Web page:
Basic Information

Common name: Oats

Other Names: Oatstraw, Wild Oat, Groats

Latin Binomial: Avena sativa

Parts Used: Seed, Spikelets, Oat Bran





Medicinal Uses

Oats are high in protein and thus serve as a good nutritive herb. It has nervine properties that promote recovery from illness and depressive states (Hoffmann, 2003). It also drives down cholesterol levels due to the soluble fiber content that binds to cholesterol and prevents it from being absorbed and re-circulated. The bound cholesterol is then excreted as waste along with the fiber.


Key Constituents

  • Triterpenoid saponins
  • Phenolic Acids
  • Alkaloids
  • Sterol
  • Flavonoids
  • Coumarins
  • Silicic Acid
  • Potassium
  • Calcium
  • Phosphorus
  • Iron
  • Zinc
  • Manganese
  • Vitamin A
  • Vitamin B-Complex
  • Vitamin C
  • Vitamin K


  • Vitamin E
  • Fixed Oil


  • Protein
  • Flavones



  • Nervine tonic
  • Antidepressant
  • Nutritive
  • Demulcent
  • Vulnerary


Body Organs Acted Upon

  • Nervous
  • Skin


When and How to Use It

Can be used topically in baths by steeping 16 oz. of oats in 2 quarts of boiling water for 30 minutes, then pour in bath. Alternatively, put 16 oz. of shredded oatstraw in a muslin bag and put into hot bath water. Similarly, can be soaked in a small amount of water with the resulting milky water applied directly to patches of dry skin.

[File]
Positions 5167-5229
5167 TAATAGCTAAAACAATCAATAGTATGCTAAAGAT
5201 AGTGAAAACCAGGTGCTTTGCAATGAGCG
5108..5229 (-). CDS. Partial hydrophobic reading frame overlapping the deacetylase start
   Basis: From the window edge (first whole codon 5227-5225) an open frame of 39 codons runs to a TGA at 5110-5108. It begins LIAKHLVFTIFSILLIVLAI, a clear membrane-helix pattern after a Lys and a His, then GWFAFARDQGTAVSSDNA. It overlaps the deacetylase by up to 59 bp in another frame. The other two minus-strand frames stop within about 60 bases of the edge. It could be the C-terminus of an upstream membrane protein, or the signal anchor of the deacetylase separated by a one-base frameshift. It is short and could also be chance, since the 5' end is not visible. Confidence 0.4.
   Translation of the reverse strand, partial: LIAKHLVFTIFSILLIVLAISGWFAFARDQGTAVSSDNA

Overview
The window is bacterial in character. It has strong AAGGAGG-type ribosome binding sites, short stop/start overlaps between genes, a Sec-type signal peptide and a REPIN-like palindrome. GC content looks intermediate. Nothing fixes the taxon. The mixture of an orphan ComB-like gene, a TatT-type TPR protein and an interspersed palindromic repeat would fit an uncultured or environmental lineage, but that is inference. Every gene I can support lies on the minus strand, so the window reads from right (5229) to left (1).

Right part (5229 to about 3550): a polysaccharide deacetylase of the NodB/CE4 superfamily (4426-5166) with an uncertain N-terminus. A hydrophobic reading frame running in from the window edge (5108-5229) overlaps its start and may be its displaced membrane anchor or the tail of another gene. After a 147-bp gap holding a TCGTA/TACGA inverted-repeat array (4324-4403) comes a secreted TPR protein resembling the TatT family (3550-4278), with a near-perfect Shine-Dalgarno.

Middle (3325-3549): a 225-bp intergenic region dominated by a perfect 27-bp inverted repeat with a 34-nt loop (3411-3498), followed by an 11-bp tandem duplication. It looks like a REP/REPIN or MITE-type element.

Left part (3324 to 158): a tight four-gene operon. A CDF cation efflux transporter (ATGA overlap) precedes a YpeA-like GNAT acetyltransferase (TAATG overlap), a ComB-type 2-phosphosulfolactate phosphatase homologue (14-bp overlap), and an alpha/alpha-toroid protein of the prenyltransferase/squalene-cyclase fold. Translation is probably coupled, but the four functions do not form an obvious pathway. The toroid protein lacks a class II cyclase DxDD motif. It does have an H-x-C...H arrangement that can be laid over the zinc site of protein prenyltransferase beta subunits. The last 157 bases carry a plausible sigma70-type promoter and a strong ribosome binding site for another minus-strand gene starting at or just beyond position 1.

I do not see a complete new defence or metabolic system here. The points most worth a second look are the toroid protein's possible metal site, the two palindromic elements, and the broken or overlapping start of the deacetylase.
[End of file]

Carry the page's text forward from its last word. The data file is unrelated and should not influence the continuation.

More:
Can be used internally as a tincture or infusion to strengthen the central nervous system. Tincture dosage is 3 to 5 ml, three times per day. Make an infusion using 1 to 3 teaspoons of dried straw to 1 cup of boiling water and let steep for 10-15 minutes; drink three times per day.


Safety Considerations

Alcohol tinctures of oat should not be taken in combination with morphine or nicotine as it will exacerbate the effect. Neither should alcohol tinctures be taken during pregnancy and lactation. No adverse effects occurred during sensitization studies in patients with biopsy-confirmed dermatitis and those with celiac disease and dermatitis.



Bone, Kerry and Mills, Simon (2013). Principles and practice of phytotherapy: Modern herbal medicine, 2nd ed. Churchill Livingstone, Elsevier, Ltd. China.

Chevallier, Andrew (2000). Encyclopedia of herbal medicine: The definitive reference to 550 herbs and remedies for common ailments, 2nd ed. Dorling Kindersley. New York, NY.

Hoffmann, David. (2003). Medical herbalism: The science and practice of herbal medicine. Healing Arts Press. Rochester, VT.

Marieb, E.N. (2015). Essentials of human anatomy and physiology, 11th ed. Pearson Education, Inc. Glenview, IL.

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